Over the summer, I helped teach a course on religious toleration. Of course, we read Locke, who takes as a major conceit of his argument the position that religious belief cannot be compelled by force. I took issue with this, as I do with a lot of Locke’s arguments.1 Primarily, I thought that Locke had not really considered the effect of what we might call “soft force” on religious belief, that people can truly be moved within a totalitarian system to alter their beliefs to (at least in part) conform with the reigning standard.
Czeslaw Milosz’s The Captive Mind is a study of precisely this phenomenon, specifically focused on the mentality of artists in Poland following the Soviet conquest. The power of this book does not merely lie in the fact that it allows us to score points against Locke,2 but that it addresses the powerful question of how artists, ostensible free-thinking intellectuals, could become “suckered” into accepting and even advocating the ideals of a totalitarian society, ideals which run radically counter to the ideals these artists had previously championed or even destroy the very notion of art itself.3
It’s an important subject, because I believe we can see much of what Milosz diagnoses in “intellectual” society today, particularly in academia. Thus, I thought it would be worth hitting a few of his major points. You should really read the book, it’s excellent.
Milosz begins with the deep background to the problem. Namely, the destruction of religion as a dominant force,4 particularly in art (and, we might add, in the academy). Due to the lack of religion that unites the intellectual with the common people there:
arises the painful sense of detachment or abstraction that oppresses the “creators of culture.” Religion has been replaced by philosophy, which, however, has strayed into spheres increasingly less accessible to the layman…Music, painting, and poetry become something completely foreign to the great majority of people.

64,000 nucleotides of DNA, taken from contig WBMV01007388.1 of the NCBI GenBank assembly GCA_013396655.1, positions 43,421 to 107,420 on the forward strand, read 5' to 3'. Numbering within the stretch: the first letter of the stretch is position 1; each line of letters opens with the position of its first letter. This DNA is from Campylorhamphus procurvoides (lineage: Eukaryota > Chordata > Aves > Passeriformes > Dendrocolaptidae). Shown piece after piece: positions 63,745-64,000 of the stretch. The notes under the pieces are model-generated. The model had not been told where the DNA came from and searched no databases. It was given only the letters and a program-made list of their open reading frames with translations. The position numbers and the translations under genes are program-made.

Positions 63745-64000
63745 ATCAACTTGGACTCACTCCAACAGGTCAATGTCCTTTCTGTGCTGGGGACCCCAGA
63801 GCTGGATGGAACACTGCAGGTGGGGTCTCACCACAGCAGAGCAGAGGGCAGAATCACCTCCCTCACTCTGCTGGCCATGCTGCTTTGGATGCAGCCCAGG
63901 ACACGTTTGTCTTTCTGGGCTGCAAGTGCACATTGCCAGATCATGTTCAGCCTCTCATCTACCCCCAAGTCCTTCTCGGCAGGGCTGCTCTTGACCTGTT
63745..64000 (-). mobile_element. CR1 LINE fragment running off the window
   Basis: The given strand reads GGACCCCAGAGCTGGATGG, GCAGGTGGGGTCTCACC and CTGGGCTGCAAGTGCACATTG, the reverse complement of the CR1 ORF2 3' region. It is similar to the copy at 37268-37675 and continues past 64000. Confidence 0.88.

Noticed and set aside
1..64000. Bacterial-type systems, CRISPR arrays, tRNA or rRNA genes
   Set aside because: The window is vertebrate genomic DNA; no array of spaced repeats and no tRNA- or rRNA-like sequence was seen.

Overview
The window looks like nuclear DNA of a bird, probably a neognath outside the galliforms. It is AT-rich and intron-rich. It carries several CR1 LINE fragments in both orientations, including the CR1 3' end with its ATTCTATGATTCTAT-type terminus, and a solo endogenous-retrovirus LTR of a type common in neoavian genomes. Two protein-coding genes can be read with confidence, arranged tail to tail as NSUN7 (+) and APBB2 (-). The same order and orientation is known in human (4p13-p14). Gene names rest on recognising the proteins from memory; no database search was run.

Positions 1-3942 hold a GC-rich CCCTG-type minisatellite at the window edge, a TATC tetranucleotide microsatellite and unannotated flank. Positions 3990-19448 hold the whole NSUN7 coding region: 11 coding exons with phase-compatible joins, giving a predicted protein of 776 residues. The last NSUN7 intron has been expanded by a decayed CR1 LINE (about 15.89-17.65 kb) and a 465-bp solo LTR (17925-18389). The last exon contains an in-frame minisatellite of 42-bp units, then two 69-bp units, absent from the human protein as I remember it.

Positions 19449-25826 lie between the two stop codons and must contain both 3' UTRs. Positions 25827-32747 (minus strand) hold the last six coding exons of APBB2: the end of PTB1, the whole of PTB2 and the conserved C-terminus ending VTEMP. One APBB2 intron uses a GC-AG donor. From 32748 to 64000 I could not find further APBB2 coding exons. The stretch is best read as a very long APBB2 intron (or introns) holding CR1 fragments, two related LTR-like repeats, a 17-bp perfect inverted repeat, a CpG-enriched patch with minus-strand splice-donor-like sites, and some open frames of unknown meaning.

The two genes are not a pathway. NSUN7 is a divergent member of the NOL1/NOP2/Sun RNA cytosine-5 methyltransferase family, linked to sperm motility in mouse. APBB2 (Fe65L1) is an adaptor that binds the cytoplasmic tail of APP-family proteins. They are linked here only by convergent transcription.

The Captive Mind, 7-8
One only needs to spend about 15 seconds looking around a modern art gallery to see the truth of this.
The intellectual has thus become alienated from society, a place no one wants to be and the intellectual least of all. He needs his work to be important, else he has no reason for being. Witness reactions to complaints about the uselessness of much academic research typically lobbed by conservatives. They strike home, trust me. Enter the new system, the new society. Here, the intellectual’s work has meaning again, it is relevant:
The intellectual has once more become useful…He has been restored to society, whereas the businessman, aristocrats, and tradespeople who once considered him a harmless blunderer have now been dispossessed…We must not oversimplify, however, the gratifications of personal ambition; they are merely the outward and visible signs of social usefulness, symbols of a recognition that strengthens the intellectual’s feeling of belonging.
The Captive Mind, 9
Now, all of a sudden, that theory-ridden monograph on 15th century trade networks isn’t worthless (and, more importantly, all those hours spent reading becoming so theory-laden in the library). No, not worthless at all. The intellectual has a purpose. He’s on the vanguard, a force of transformation, and the question of whether that transformation is for good slips away. It must be good, because the past was bad,5 else how could the intellectual have ended up so alienated in the first place? Thus, temptation.
Next time: Gnosticism!
1. Locke’s arguments are shockingly bad. To his credit, sort of, Locke himself seems to pull back from this specific position over the course of his debate with Proast
2. Really, to pick on Locke is like being cruel to a child. His ideal is impossible and incoherent and his arguments terrible.
3. To say nothing of human nature, etc.
4. Worth noting that Solzhenitsyn made the same diagnosis in his famous Templeton Address.
5. This principle must be defended at all costs.
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